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How lead generation is changing

Marketing approaches can change with the times like leaves blowing in the wind. What works beautifully for a while eventually stops working as cultural changes affect the way people interact with marketing messages. It used to take decades for changes like this to manifest themselves, but now it can be mere months before we have to throw away previously effective methods.

Lead generation is no different. Just a few years ago you could slap an eBook onto a website and offer it to people as a download in exchange for an Email address. People didn’t mind and you could get impressive click-through rates to rapidly grow your Email list. It was new. It was exciting. Today, that approach generates virtually no response.

So what can we do in today’s environment to generate Email addresses and leads?

People want relationships

People have always wanted relationships with the brands they use. From Rolex to Apple to Tesla, from Coca Cola to Starbucks to Netflix, brands draw loyalty when they mean something because of the connection they have through authenticity, consistency and quality.

Back when downloadable white papers still worked, there was little value placed on Email addresses. Many people threw away addresses every week, creating new ones on a whim. That has changed. Addresses today are used up. livelovelaugh@gmail.com is long gone. Nobody wants to be stuck with livelovelaugh32768@gmail.com because, let’s face it, that’s simply not cool.

As Email addresses become more stable they gain value, and with that comes a desire to protect them. A simple download is no longer enough to build sufficient rapport with a first-time visitor to part with their Email address and risk being spammed with promotional messages. People are tired of commercial content and tired of wasting time on messaging that doesn’t contain anything of value.

I believe this has been amplified with the recent Covid-19 pandemic and the social behavioral changes that the health crisis ushered in. With people no longer able to congregate at networking events, at sports arenas or even around a noisy table in the bar, isolation has extended from interpersonal space to digital spacing.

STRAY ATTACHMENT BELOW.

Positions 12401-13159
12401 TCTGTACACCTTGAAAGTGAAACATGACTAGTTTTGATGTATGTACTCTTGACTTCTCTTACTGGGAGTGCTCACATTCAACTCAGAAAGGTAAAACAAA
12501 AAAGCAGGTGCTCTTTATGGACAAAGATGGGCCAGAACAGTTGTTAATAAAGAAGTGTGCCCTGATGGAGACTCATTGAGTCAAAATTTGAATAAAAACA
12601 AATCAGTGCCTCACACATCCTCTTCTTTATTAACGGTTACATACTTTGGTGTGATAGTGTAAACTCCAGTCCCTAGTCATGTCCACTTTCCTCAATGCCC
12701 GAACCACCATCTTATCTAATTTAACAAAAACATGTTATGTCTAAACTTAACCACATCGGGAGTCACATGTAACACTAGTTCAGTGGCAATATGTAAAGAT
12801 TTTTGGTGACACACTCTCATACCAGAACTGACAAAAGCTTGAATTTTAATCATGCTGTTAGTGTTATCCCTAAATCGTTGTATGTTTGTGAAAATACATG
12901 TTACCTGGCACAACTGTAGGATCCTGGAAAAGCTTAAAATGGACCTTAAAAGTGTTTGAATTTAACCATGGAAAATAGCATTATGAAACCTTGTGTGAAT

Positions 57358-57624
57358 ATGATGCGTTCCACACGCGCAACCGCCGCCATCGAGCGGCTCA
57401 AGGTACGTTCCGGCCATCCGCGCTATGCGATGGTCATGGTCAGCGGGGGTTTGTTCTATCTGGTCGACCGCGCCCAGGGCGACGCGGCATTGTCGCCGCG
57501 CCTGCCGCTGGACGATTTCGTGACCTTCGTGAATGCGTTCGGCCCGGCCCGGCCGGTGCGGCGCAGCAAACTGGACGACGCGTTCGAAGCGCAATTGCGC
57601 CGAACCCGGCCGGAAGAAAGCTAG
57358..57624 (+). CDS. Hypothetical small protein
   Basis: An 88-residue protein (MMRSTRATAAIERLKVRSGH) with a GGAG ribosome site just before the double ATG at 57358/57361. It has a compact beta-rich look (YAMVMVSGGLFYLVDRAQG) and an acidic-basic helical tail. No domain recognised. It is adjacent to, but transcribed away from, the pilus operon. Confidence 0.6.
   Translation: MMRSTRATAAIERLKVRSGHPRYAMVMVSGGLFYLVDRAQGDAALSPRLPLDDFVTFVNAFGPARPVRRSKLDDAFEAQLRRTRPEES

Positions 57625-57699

The need for relationships hasn’t changed, but our filters are getting more selective. Just witness how many people have been culling their Facebook friend lists over the past few months and you can see the impact.

The need for relationships hasn’t changed, but our filters are getting more selective.

Authenticity and value

So if relationships still matter, how do marketers create sufficient influence to get started? The latest approach is something called “evergreen lead magnets.” I’m not a fan of the phrase, but the strategy is sound.

In essence, the concept amounts to providing even more value than before by promising something really unique. You have to prove that there’s value before people will respond.

Probably one of the reasons the eBooks of the past fell out of favor is because far too many of them were obvious gimmicks. People took a bit of a blog post, slapped it into a cheap-looking layout and hyped it as ground breaking. No wonder people got jaded!

So, because of poor experiences caused by cheap marketing tricks, everyone now has to work harder. Instead of a cheezy eBook, you have to prove that your offer is worth the exchange of an Email address. Think about how you can come alongside the prospect and offer them something that is an authentic effort to help them improve their business or personal life. It could be a free membership in a club providing access to special content others can’t get. It could be a series of video tutorials to help achieve a goal. It might be an add-on digital product with information on how to make the best use of it. Whatever approach you take, it needs to go a step further then before and it needs to be instantly accessible. You can’t have it take time to arrive or be accessible.

The bottom line is that for marketers, the cost has increased. You have to be willing to give away something of genuine value to get back something of value in return.

If you have any questions or concerns, please get in touch.

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George Pytlik

George Pytlik has been involved in the advertising industry for over 30 years and designed his first website when the Internet was one year old. He was an internationally recognized speaker on advertising and branding and served on a number of communication committees at various times throughout his career, as well as writing a regular column for Marketing magazine.

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